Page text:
Thursday, May 17, 2007


I heard and read great reviews about this little izakaya in Sunnyvale, so I had to go try it. Izakayas are basically Japanese drinking establishments serving appetizer-size snacks, although my impression is that izakayas are now equally known for their food and drinks. Anyway, after my friends and I ordered some Orion beer (imported from Okinawa), we ordered dish after dish of yummy, traditional-style izakaya food:

Chicken karage - crispy fried chicken with that wonderful Japanese mayonnaise

Beef tataki - fresh thinly sliced rare beef topped with daikon, chopped green onion, and ponzu sauce

Fried oysters with mustard sauce on the side

Unagi (eel) rolls

Some chicken leg that one of my friends got...don't remember how it was prepared

Salmon onigiri - Japanese snack formed with rice in a triangular shape, lightly crisp, topped with salmon roe

Rice pot with eel, seaweed, and an egg

Overall, the food was excellent. Very traditional and authentic Japanese flavors, and the portions were good for a group. My favorites were the chicken karage and the salmon onigiri (arguably the best onigiri I've had outside Japan). Our waitress was a bit slow on the service, but otherwise it was a great meal.

A word of warning though - it can get pretty crowded, so reservations are a good idea. And the place can be a bit tricky to find, so have their number on hand to call them if you get a bit lost.

1063 E. El Camino Real
Sunnyvale, CA 94087
(408) 244-7311

Monday, May 14, 2007

A Vietnamese Affair

I have a tendency of always having something to nibble or sip on in the midst of studying for finals. I like to think it helps to keep me focused. Anyway, I'm grateful to be within walking distance of two great Vietnamese places in the Tenderloin where I can grab a quick meal to go. The first is Tu Lan, which is literally a hole in the wall on Market and Sixth serving quick, cheap, greasy, and oh-so-good Vietnamese fare. Their prices are low but they give you very generous portions of rice and noodles. I usually get their pork combo rice that comes with a salad and imperial rolls, to go because I don't really like sitting down to eat there. Granted, it's not the best pork or imperial rolls ever, but it's decent enough for 6 bucks. And they always stuff my takeout box with so much rice, pork, and salad until it's almost impossible to close.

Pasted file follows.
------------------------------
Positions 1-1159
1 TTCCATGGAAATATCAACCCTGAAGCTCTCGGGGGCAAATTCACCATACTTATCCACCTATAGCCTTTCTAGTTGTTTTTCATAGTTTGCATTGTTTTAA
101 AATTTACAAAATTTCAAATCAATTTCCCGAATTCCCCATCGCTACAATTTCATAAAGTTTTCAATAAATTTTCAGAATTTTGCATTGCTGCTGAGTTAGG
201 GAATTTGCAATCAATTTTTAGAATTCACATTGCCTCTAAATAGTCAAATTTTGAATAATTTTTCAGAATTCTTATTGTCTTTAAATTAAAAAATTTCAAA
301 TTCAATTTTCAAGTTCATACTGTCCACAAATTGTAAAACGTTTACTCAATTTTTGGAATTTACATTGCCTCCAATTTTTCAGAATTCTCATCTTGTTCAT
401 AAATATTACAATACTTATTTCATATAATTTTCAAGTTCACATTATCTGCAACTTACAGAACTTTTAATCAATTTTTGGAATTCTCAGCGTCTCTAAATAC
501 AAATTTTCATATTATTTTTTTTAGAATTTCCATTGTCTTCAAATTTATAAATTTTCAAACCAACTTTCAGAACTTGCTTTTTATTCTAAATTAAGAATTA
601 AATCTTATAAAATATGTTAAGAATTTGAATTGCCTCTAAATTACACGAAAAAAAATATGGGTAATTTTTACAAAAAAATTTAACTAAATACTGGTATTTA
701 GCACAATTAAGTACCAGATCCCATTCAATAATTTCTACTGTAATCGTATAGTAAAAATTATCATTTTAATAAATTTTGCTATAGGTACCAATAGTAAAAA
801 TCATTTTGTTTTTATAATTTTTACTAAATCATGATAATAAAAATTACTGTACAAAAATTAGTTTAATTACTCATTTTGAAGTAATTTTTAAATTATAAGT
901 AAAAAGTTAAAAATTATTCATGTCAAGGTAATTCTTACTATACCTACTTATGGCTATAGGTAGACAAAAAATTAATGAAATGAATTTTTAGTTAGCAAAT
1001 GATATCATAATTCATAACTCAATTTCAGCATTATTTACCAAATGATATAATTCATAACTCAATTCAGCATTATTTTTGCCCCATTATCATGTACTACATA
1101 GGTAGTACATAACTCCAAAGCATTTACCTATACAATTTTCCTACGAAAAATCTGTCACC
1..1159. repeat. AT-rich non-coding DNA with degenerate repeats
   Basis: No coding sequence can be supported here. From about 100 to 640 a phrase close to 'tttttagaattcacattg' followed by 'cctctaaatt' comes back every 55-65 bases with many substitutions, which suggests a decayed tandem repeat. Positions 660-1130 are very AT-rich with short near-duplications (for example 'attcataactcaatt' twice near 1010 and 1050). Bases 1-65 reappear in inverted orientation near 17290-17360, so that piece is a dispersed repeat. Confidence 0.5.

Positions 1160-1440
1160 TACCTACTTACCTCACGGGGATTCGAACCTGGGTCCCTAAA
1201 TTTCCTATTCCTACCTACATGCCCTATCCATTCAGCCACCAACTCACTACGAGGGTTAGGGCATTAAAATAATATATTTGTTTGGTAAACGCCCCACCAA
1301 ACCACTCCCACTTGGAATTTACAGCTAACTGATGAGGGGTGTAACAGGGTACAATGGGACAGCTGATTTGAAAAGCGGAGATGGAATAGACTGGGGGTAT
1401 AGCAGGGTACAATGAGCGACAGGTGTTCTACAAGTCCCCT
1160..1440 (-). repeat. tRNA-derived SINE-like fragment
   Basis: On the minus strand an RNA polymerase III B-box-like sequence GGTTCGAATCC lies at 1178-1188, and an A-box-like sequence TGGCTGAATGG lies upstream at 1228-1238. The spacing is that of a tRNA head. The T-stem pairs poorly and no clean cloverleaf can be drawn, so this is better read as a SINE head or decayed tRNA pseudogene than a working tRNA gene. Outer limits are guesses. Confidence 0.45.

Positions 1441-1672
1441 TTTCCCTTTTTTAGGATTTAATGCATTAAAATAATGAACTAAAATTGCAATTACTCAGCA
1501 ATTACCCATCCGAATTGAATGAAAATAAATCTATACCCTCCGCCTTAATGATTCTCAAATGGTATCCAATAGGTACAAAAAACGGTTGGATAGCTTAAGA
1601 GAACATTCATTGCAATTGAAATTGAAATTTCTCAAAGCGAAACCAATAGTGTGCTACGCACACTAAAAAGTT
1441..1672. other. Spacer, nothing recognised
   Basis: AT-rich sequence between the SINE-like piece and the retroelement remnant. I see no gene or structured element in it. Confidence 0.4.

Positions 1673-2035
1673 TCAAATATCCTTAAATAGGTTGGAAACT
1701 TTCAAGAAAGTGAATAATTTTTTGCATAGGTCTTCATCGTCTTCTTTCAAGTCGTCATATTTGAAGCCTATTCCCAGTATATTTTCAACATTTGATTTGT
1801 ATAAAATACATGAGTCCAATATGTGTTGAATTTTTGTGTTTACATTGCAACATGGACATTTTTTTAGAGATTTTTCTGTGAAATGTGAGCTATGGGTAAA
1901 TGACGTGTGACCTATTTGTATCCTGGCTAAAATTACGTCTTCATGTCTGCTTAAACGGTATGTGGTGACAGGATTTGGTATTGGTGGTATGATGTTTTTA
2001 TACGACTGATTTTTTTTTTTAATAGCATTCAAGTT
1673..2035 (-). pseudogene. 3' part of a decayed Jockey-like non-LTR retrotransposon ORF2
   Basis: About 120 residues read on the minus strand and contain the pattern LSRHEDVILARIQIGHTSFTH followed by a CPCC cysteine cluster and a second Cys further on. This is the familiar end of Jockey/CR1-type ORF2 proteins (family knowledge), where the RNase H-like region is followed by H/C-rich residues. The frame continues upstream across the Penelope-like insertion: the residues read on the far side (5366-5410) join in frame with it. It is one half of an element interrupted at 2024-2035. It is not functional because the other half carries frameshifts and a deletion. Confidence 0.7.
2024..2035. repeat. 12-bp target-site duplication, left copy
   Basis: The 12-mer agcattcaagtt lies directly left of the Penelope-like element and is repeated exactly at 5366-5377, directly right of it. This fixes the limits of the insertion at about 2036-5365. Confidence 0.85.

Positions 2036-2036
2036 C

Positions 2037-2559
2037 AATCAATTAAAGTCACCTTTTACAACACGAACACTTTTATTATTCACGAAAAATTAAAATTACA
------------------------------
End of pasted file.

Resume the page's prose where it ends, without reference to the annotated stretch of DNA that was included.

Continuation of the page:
The second place I love is Saigon Sandwiches on Larkin in between Eddy and Turk. Best Vietnamese sandwiches (banh mi) I've ever had. I ordered the combination special sandwich, which was somewhere in the $3 range. The fresh crusty baguette was lined with a pate spread and stuffed with a variety of meats, pickled daikon and carrots, and cilantro. And if you're in the mood for some good iced coffee with condensed milk, I suggest hopping across the street to Lee's Sandwiches (I don't like their sandwiches, but their coffee is great).

Tu Lan
8 6th Street
San Francisco, CA 94103
(415) 626-0927

Saigon Sandwiches
560 Larkin Street
San Francisco, CA 94102
(415) 474-5698

Sunday, May 6, 2007


I was expecting a pricey lunch when I went to Palomino, but it was actually quite reasonable given the high-quality European/American food and its Embarcadero location. My friends and I sat at a table by the window, which gave us a gorgeous view of the Bay Bridge.

I am usually not much of a "drink at lunchtime" gal, but I couldn't resist ordering the tiramisu cocktail to start. Tiramisu is my absolute favorite dessert of all time. To put it in drink form seemed like pure genius to me.

Tiramisu cocktail ($8.50) - Stoli Vanil vodka, Baileys Irish Cream, Starbucks coffee liqueur, Godiva chocolate liqueur, and chocolate shavings floating on top. A must-have for any chocolate or coffee lover (who can handle the slight taste of vodka, of course).

Our smoked salmon appetizer brought the meal off to a good start:

And I continued the fish theme by ordering the grilled salmon with artichoke tartar. Very fresh and not over-grilled, and perfectly complemented by the tartar sauce.

Grilled salmon with artichoke tartar and lemon-vermouth butter, with a side of spring greens drizzled with raspberry vinaigrette ($15.95)

However, my friend Erica ordered the asiago crusted tilapia, which beat out my salmon in terms of taste. It must have been that creamy cheese sauce.

Asiago crusted tilapia - pan seared with Parmesan cheeses and fresh chive butter sauce ($13.95)

Two other things on their menu that struck my eye:

1. They have a combination lunch special where you can get a soup/ salad for $10.95, pasta and soup/salad for $11.95, or a half sandwich and pasta/soup/salad for $11.95. Seems like it would be a good place for a nice, relaxing lunch at a decent price.

2. I didn't order any dessert when I went, but I would gladly go back to try them. It's kind of hard for me to resist things like chocolate torte with espresso creme anglaise and vanilla creme brulee.

Anyway, for good, fresh, reasonably-priced food with a view of the bay, check this place out!

345 Spear Street
San Francisco, CA 94105
(415) 512-7400